In such situations, it is the emotional strength of leaders that can make – or break – the difference. The good news is that EI can be developed. Leaders can change their emotional intelligence to become more effective personally, professionally and socially.

Strengthening Your EI

Many leaders have grown in their emotional intelligence because they have made a purposeful effort to accomplish that growth.  A typical path is to participate in an EI leadership assessment, debrief the results with a certified EI practitioner, and then make an action plan to develop specific skills or behaviors.

While there are many emotional intelligence models and tests available, one of the most researched and statistically validated models is EQ-I 2.0 (from Multi-Health Systems Inc.). Let’s take a brief look at the five scales of EI followed by examples of EI in action:

  1. Self-Perception refers to the “inner-self” and is designed to assess feelings of inner strength and confidence, persistence in the pursuit of personally relevant and meaningful goals while understanding what, when, why and how different emotions impact thoughts and actions (The emotional intelligences associated with this are: Self-regard, Self-actualization, Emotional Self-Awareness);
  2. Self-Expression is an extension of Self-Perception and addresses the outward expression or the action component of one’s internal perception. Self-expression assesses one’s readiness to be self-directed and openly expressive of thoughts and feelings, while communicating these feelings in a constructive and socially acceptable way (The emotional intelligences associated with this are: Emotional Expression, Assertiveness, Independence);
  3. Interpersonal refers to the ability to develop and maintain relationships based on trust and compassion, articulate an understanding of another’s perspective and act responsibly while showing concern for others, their team or their greater community/organization (The emotional intelligences associated with this are: Interpersonal Relationships, Empathy, Social Responsibility);
  4. Decision Making refers to the way in which one uses emotional information and how well one understands the impact emotions have on decision making, including the ability to resist or delay impulses and remain objective so to avoid rash behaviors and ineffective problem solving (The emotional intelligences associated with this are: Problem Solving, Reality Testing, Impulse Control);
  5. Stress Management refers to how well one can cope with the emotions associated with change and unfamiliar and unpredictable circumstances while remaining hopeful about the future and resilient in the face of setback and obstacles (The emotional intelligences associated with this are: Flexibility, Stress Tolerance, Optimism).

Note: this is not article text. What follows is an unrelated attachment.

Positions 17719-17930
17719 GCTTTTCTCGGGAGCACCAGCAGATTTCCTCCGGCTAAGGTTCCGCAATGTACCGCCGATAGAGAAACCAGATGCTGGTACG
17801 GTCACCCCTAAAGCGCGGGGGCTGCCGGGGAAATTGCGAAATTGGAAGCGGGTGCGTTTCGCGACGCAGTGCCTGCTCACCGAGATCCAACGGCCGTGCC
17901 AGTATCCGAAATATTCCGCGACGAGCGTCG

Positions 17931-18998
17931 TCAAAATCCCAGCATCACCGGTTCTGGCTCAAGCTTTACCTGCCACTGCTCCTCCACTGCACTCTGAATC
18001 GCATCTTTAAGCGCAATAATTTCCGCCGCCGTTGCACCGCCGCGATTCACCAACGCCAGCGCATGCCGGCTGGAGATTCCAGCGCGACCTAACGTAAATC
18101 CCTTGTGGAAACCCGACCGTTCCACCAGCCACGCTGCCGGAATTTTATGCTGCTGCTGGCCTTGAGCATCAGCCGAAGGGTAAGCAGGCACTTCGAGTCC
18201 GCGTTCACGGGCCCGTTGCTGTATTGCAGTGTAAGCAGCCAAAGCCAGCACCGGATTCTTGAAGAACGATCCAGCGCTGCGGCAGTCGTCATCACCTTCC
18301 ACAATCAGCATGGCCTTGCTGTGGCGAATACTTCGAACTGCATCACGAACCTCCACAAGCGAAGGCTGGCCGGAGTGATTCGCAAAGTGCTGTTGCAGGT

EI in Action – How Raising EI Self-awareness Helps Leaders

Here are a few examples of how business leaders raised their self-awareness with an EI leadership assessment and, as a result, are improving in their leadership effectiveness:

  1. “Greta” caught herself immediately saying no to a new business line that her business partners suggested. Upon reflection, she realized that she often said no to new things, because new ideas challenge her and change her routine. Because her impulse control was low, she would react quickly and appear impatient in decision making. Now with her new awareness of low impulse control, she can better manage her emotional response to new business ideas that come forward from her business partners.  Rather than immediately declining the ideas, she listens and asks questions before offering her opinion.
  1. Working with a team of leaders in Canada, I observed the team having some candid conversations with each other regarding their Group EI Team Profile.  The team’s EI strengths in empathy and social responsibility are two reasons why they are so effective in delivering on their mission; however their collective EI weakness (decision-making when emotions are involved) interfered with their effectiveness and purpose as a team. It was very useful for them to see their top EI strengths and top EI weaknesses as a group, and to talk about how difficult it can be to approach emotionally charged situations with a more logical and factual mindset. Their collective willingness to explore the group EI and to take action is why this team increased their effectiveness.
  1. “Dillon”, a business leader I was coaching, has a high level of assertiveness and self-actualization, and is open to thinking about how he uses emotional information to make decisions. He said, “I like how you don’t solve my problems for me. You ask tough questions without giving me your opinion.” Even without participating in an EI assessment, leaders can raise their awareness of how they use their emotions in decision-making through the process of working with a business coach.